A Bed of Roses:
(An altogether agreeable position or situation) – A parochial life is not a bed of roses, Mrs. Mann. – Dickens
A bed of thorns: (Full of difficulties and troubles) – Shelley cried that his life was a bed of thorns.
A bird’s eye view: (A general account) – Maria had a bird’s eye view of the grand city from his apartment.
A black sheep: (An ill-conducted person; a member of society who is not considered respectable) I’m forbidden the house. I’m looked upon as a black sheep – a pest, a contamination.
A blank cheque: (Permission to do what one feels necessary with complete freedom) – He’s given me a blank cheque to carry out my plan.
A blue stocking: (A woman who prides herself on her learning) – Lucy Hutchinson was evidently a very superior young lady, and is known as a blue stocking by her colleagues
A bone of contention: (A cause of dispute) – Kashmir is still a bone of contention between India and Pakistan.
A bosom friend: (A very intimate friend) – “So I have heard; but he is not quite bosom friend enough with me to have told me all the particulars.”
A breathing-space: (A short time in which one can have a rest) – I’ve only a breathing-space of ten minutes before my next appointment.
A Bull’s eye: (The inner disk of a target, surrounded by rings of increasing magnitude) – The Republicans had made a bull’s eye, and were jubilant.
A burning question: (A question of interest to, and eagerly discussed by, many people) – The burning question in the office was who was to be the next manager.
A cock and bull story: (An absurd tale) – I did hear some cock and bulls story the other day about the horses not having run away at all.
A cry in the wilderness: (A voice of protest that is heeded by no one) – Our complaints against corrupt officers have been nothing more than a cry in the wilderness.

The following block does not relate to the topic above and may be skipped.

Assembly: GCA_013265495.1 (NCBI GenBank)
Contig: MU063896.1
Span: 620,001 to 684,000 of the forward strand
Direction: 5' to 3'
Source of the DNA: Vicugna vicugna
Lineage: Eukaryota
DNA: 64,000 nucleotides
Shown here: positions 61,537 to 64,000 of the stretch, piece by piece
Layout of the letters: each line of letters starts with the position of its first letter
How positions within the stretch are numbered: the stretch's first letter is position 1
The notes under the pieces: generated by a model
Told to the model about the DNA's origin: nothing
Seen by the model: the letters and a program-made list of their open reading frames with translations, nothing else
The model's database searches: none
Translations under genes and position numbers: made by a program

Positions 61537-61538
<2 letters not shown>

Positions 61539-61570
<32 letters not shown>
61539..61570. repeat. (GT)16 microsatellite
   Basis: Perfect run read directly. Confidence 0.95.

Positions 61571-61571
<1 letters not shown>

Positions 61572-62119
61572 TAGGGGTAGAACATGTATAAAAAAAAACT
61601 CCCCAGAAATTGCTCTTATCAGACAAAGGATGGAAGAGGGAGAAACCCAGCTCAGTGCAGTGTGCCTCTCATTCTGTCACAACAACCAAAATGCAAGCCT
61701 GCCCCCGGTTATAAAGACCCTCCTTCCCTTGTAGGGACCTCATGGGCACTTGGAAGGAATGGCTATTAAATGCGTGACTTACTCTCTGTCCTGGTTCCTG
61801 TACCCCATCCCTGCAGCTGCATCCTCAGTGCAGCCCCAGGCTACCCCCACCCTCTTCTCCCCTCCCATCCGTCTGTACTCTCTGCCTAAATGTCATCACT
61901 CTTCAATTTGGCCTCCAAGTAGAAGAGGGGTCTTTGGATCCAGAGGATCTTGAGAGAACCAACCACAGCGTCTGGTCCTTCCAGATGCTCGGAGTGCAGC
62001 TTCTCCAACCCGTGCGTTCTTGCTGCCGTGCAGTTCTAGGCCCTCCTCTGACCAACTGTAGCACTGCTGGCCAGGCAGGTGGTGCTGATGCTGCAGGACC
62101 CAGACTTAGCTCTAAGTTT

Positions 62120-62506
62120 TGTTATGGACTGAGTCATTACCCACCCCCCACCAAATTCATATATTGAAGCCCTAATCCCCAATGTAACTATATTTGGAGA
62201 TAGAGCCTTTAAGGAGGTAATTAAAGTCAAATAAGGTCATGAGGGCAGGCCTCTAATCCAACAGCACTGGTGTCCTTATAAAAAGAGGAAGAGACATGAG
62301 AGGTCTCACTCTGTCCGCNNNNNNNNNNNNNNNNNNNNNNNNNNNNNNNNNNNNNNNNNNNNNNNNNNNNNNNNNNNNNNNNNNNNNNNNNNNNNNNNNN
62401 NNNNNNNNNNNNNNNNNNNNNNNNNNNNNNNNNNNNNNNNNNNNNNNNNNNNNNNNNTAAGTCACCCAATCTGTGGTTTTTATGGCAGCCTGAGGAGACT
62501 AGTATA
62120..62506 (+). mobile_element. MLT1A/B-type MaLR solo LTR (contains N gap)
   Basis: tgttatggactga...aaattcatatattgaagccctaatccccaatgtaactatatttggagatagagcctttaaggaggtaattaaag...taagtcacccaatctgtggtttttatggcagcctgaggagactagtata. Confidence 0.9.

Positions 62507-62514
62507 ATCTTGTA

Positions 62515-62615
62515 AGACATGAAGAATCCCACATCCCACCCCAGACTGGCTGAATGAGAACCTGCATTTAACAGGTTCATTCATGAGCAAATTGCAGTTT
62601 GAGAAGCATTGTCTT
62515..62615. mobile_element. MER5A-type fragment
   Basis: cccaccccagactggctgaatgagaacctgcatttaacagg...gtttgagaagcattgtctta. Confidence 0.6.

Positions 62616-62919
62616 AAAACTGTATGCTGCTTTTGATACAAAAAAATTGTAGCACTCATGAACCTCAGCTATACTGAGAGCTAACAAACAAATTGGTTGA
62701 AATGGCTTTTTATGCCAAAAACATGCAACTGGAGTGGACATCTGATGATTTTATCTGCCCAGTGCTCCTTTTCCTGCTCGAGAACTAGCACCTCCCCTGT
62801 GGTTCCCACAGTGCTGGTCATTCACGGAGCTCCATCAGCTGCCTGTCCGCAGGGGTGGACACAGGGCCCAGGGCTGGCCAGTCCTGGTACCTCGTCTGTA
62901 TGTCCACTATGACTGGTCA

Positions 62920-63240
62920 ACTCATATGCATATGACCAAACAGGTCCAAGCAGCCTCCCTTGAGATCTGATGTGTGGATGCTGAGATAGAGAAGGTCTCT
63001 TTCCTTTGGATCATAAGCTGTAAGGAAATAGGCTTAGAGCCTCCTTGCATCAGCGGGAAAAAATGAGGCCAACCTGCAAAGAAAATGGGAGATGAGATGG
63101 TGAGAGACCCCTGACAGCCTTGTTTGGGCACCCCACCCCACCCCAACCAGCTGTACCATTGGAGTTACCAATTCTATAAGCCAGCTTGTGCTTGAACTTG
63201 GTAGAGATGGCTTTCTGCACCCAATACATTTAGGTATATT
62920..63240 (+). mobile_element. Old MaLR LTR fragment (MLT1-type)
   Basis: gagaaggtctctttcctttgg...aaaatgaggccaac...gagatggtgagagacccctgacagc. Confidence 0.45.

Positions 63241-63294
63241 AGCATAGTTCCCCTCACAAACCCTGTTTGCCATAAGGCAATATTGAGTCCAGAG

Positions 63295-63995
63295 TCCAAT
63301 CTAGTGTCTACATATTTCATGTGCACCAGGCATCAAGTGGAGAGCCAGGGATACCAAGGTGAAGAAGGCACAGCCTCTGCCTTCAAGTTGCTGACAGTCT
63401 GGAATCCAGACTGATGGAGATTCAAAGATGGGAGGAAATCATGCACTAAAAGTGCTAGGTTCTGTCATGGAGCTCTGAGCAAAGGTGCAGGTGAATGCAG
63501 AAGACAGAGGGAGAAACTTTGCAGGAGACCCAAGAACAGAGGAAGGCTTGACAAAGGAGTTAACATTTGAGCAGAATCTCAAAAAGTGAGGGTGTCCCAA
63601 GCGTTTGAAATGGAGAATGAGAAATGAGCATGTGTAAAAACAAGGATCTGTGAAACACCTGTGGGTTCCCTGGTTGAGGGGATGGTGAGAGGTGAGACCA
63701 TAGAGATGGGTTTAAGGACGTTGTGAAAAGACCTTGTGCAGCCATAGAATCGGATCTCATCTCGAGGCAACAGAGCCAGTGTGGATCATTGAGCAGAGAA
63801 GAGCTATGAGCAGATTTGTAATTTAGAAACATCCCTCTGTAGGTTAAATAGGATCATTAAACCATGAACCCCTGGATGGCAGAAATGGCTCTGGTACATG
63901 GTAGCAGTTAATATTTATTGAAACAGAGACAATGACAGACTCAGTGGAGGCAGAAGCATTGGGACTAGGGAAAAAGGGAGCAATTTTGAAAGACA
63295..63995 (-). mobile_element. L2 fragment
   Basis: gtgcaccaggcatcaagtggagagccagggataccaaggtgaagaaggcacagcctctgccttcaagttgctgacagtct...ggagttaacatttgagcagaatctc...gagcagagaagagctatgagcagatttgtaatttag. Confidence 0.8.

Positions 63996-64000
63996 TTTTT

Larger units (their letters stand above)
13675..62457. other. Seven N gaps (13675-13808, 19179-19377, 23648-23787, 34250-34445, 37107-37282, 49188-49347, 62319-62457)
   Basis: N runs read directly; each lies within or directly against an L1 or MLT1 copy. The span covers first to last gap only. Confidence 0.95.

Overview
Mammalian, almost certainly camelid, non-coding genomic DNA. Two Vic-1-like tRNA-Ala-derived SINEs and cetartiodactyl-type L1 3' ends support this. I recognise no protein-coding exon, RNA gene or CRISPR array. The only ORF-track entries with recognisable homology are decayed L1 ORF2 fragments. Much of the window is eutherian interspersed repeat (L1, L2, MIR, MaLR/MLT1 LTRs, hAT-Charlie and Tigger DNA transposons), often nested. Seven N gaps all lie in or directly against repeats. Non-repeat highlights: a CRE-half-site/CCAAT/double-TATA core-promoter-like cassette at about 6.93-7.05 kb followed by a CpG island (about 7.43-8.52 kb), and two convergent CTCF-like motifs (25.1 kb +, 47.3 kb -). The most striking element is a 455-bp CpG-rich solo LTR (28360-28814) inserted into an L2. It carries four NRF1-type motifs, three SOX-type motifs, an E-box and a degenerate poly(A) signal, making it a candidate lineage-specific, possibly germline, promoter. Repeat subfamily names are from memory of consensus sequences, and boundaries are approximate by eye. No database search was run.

A Dark Horse: (A competitor about whose chance of winning the world knows nothing) You see I was dipped pretty deep, and duns after me, and the Derby my only chance so I put the pot on (betted heavily on the favourite horse); but a dark horse won.
A dead letter: (Obsolete; Something no longer in force; a rule never attended to) – The rule about ready money was soon a dead letter.
A dog in the manager: (A selfish man, who refuses to allow his neighbour to enjoy even what he himself has no use for) – Haider Ali neither enjoys Park facility unto himself nor allows his cousin, he really a dog in manager.
A far cry: (a long distance) Lahore is far cry from Karachi.
A feather in one’s cape: (an honour) – The new citizen of this book is feather in Publisher’s cap.
A fish out of water: (a person who is placed in a position which is strange and distasteful to him) – Mr. Dance stood there, as he said, “like a fish out of water.”
A fool’s paradise: (Dream world) – For long I lived in a fool’s paradise, and then the hard realities of life made me return to earth to face facts.
A jail bird: (One who is jailed again and again) – Saud is a jailbird; he has been in and out of jail over six times.
A laughing stock: (An object of fun and ridicule) – Rabia was a laughing stock in her class.
A man of letters: (A scholar) – Our university has produced many great men of letters.
A man of straw: (A creature evolved from the fancy, and wholly unlike the real person; an unreal person; a dummy) – The man of straw who offers ball is furnished the money by those who stimulated the outrage.
A narrow escape or shave: (A hair-breadth escape; escape by a very narrow margin) – It was a narrow escape; the bomb exploded only seconds after I had taken cover.